Robert Griffin III was meant to be the savior of a decrepit Washington Redskins franchise. Washington’s brass traded three first-round picks and one second-round pick in order to move up in the 2012 NFL Draft to land RGIII. Fast-forward to 2016 (with a QB record of 14-21), and Griffin has been released, per NFL.com’s Ian Rapoport.
It was a swift fall from grace for the former Heisman Trophy winner following an extremely promising rookie season.
Throughout his first season as a pro, the Baylor product threw for 3,200 yards and 20 touchdowns against just five interceptions. He rushed for an additional 815 yards and seven touchdowns on the ground, proving himself as a bona fide dual-threat QB. He won AP Offensive Rookie of the Year and made the 2012 Pro Bowl for his efforts.
From there, however, RGIII’s touchdown and interception percentages gradually trended in opposite directions.
You can’t discuss the young quarterback’s time in D.C. without mentioning his injuries. It’s not unreasonable to say Griffin could have adapted in the nation’s capital had his knees not been cut out from under him multiple times near the end of his rookie year.
He suffered a knee injury in December 2012 after taking a hit from Haloti Ngata of the Baltimore Ravens. Griffin re-entered the game after taking the violent hit to his right leg, but was replaced by backup Kirk Cousins once it became clear RGIII had issues putting weight on the leg.
He missed Week 15 after being diagnosed with a mild LCL sprain, but was put back under center for Week 16 and for Washington’s playoff game against the Seattle Seahawks — decisions by head coach Mike Shanahan that drew ire from pundits and fans. Griffin’s injured right knee, encumbered by a bulky black brace, buckled as he tried to recover a bungled snap during the Jan. 6, 2013, postseason affair against Seattle. The promising quarterback suffered a torn LCL and ACL, requiring reconstructive surgery.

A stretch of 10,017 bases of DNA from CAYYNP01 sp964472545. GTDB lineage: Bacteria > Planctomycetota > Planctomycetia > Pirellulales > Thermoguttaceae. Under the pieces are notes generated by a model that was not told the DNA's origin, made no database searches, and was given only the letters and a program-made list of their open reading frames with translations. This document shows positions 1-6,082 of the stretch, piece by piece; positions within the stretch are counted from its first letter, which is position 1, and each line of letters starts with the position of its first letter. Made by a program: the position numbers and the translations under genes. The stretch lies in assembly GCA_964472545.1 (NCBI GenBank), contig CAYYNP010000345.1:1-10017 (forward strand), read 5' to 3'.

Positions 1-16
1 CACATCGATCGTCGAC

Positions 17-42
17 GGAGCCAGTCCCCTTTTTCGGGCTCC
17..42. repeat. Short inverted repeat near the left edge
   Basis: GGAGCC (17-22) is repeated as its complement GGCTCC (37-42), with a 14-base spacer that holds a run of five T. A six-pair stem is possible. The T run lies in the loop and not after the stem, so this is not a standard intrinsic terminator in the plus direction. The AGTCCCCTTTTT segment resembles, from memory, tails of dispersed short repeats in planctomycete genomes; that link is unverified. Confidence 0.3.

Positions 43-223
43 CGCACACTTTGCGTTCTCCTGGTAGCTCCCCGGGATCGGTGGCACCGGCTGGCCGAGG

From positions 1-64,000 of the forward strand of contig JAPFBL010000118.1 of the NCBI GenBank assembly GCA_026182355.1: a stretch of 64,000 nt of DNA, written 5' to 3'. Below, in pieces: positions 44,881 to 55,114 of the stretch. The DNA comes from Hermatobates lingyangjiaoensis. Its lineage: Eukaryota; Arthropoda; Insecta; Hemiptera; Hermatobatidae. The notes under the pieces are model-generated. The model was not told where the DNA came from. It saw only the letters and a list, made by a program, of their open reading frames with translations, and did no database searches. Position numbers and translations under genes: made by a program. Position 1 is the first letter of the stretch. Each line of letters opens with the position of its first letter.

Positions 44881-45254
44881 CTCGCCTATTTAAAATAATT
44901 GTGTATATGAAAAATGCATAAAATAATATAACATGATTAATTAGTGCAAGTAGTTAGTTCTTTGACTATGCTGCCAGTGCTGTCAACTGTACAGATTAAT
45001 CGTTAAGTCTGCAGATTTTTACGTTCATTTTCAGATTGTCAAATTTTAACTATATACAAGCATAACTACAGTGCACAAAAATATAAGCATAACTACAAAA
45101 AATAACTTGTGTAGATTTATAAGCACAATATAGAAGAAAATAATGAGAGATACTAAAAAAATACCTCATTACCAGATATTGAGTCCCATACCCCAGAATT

Griffin has never been the same following the injury, and was ultimately replaced by Cousins for the starting job. The former fourth-round pick has posted numbers slightly superior to Griffin’s from a passing perspective in the early stages of his career.
As Griffin enters free agency, the question now will be where he winds up. One potential destination could be back in Texas. The Houston Texans relied upon a hodgepodge of quarterbacks including Brian Hoyer, Ryan Mallett, T.J. Yates and Brandon Weeden a season ago. Assuming Griffin can return to his past form (or close to it), he could lock down the franchise QB spot for a team that’s already sound at a lot of other positions.
If the Texans aren’t interested, keep an eye on the San Francisco 49ers (where Colin Kaepernick has reportedly requested a trade) or the Los Angeles Rams. The latter relied upon Nick Foles as the starter for much of last season — who graded out 36th out of 37 NFL quarterbacks, according to ProFootballFocus (subscription required).
With a change of scenery, perhaps RGIII can regain the rookie year magic that dazzled fans. Regardless, Washington’s decision to give up so much for Griffin via trade was ultimately met with disaster.